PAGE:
Orchard Supply Hardware appoints real estate and legal executives
Orchard Supply Hardware (OSH), the San Jose, Calif.-based home improvement and garden retail chain, appointed Eric Kelly as vp-real estate and store planning, and Roger Smith as chief legal counsel.
“With the additions of Eric Kelly and Roger Smith, I am pleased that we have a solid and complete senior leadership team in place,” OSH president and CEO Rob Lynch said. “Eric and Roger bring deep experience in retail, law and real estate and will play pivotal roles in helping us achieve our company’s goals.”
Kelly comes to OSH from L.A. Fitness, where he had been senior vp-real estate, responsible for strategic planning, site analysis and financial pro forma development. Kelly has also served in senior real estate and construction roles with 24-Hour Fitness, and Beverages and More.
Smith, whose appointment becomes effective Nov. 26, served as associate general counsel at Sears Holdings, providing legal guidance and oversight for OSH and other specialty retail businesses. His legal experience spans commercial and contract law, corporate law and governance, regulatory compliance, distribution, marketing and advertising, acquisitions, and real estate and construction, OSH said.
OSH, which began as a farmers’ co-op in 1931, now has 85 home improvement/garden retail stores throughout California.
Lowe’s earns EPA award for transportation
Mooresville, N.C.- based Lowe’s has earned an award from the federal Environmental Protection Agency (EPA) for work in its freight and transportation system.
The retailer has received the Environmental Excellence Award from the EPA’s SmartWay Transport Partnership. The company earned the recognition by increasing shipping by rail and instituting a more efficient process for inbound and outbound freight deliveries.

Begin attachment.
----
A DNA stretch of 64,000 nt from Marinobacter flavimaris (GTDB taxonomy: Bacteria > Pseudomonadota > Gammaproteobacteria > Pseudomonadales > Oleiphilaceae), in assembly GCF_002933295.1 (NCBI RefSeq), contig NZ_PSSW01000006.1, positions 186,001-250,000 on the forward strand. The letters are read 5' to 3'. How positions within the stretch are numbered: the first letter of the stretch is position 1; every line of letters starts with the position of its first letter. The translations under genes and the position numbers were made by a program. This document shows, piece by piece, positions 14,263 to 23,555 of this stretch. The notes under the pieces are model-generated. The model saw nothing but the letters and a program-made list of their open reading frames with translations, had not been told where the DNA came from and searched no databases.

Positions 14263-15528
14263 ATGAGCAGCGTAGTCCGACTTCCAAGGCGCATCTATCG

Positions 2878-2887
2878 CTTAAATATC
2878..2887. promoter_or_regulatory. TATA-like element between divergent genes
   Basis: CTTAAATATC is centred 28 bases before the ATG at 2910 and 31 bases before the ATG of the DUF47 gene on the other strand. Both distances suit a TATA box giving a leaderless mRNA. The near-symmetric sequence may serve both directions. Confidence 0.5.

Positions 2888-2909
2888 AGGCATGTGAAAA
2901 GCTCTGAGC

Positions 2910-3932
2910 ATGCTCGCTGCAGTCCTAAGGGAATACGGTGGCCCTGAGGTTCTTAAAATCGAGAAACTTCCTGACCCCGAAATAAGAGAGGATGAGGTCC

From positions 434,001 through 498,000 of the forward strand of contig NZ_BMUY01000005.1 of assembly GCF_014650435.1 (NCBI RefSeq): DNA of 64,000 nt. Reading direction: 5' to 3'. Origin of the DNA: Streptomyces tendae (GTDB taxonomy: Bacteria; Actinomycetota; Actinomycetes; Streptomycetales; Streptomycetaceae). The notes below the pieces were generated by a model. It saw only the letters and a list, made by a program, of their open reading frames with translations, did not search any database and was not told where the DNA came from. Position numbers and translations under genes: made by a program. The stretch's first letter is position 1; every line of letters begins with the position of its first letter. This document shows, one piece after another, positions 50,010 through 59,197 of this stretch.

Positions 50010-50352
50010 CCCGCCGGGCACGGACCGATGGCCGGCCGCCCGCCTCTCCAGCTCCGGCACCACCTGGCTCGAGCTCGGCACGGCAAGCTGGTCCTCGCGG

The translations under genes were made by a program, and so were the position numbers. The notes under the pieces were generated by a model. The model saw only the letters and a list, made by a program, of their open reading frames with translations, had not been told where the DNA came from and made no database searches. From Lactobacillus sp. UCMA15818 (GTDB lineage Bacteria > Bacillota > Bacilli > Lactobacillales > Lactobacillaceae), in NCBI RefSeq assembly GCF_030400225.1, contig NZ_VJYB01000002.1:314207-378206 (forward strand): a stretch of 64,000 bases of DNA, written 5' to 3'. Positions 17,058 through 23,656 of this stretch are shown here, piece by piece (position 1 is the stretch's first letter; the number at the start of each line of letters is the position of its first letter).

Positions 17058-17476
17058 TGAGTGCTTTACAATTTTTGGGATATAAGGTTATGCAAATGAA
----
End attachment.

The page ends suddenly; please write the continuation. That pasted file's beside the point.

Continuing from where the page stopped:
The company also helped increase efficiency of truckload shipments by allowing more products to be shipped on fewer trailers.
The awards were announced at the annual conference of the Council of Supply Chain Management Professionals in Philadelphia.
Wisconsin jury rejects lead paint claim
A Milwaukee County jury has found in favor of five paint companies with former connections to lead paint manufacturing.
Sherwin-Williams, Atlantic Richfield, DuPont, NL Industries and Millennium Holdings were found not liable for the lowered mental faculties of a plaintiff who said he ingested lead paint in two apartments as a child.
The jury found that 17-year-old Steven Thomas, who sued the companies for more than $2 million in damages, was not brain damaged because of lead paint. One attorney, Peter Earle, said he planned to appeal the jury’s decision.
The Milwaukee decision is just one of several recent lead paint court decisions favorable to manufacturers. As in the Milwaukee case, several litigants have argued that paint companies should be liable for contaminated homes, which were painted with lead paint prior to its ban in 1978. Attorneys for paint companies have argued that landlords should be responsible for cleaning up their properties.
Lead paint lawsuits in other states have been rejected for different reasons this year. In Ohio, the state Supreme Court said municipalities must be able to show, without a doubt, who manufactured the paint in contaminated buildings before proceeding with a case against manufacturers.
In New Jersey, the state Supreme Court also said that difficulty in identifying who manufactured lead paint used in homes meant that manufacturers would not face litigation in that state. Prior to the New Jersey decision, the Missouri Supreme Court cited a similar argument in dismissing a lead paint suit in St. Louis.
In 2005, a Rhode Island jury ordered three paint manufacturers to clean up homes in that state — the companies are appealing the verdict.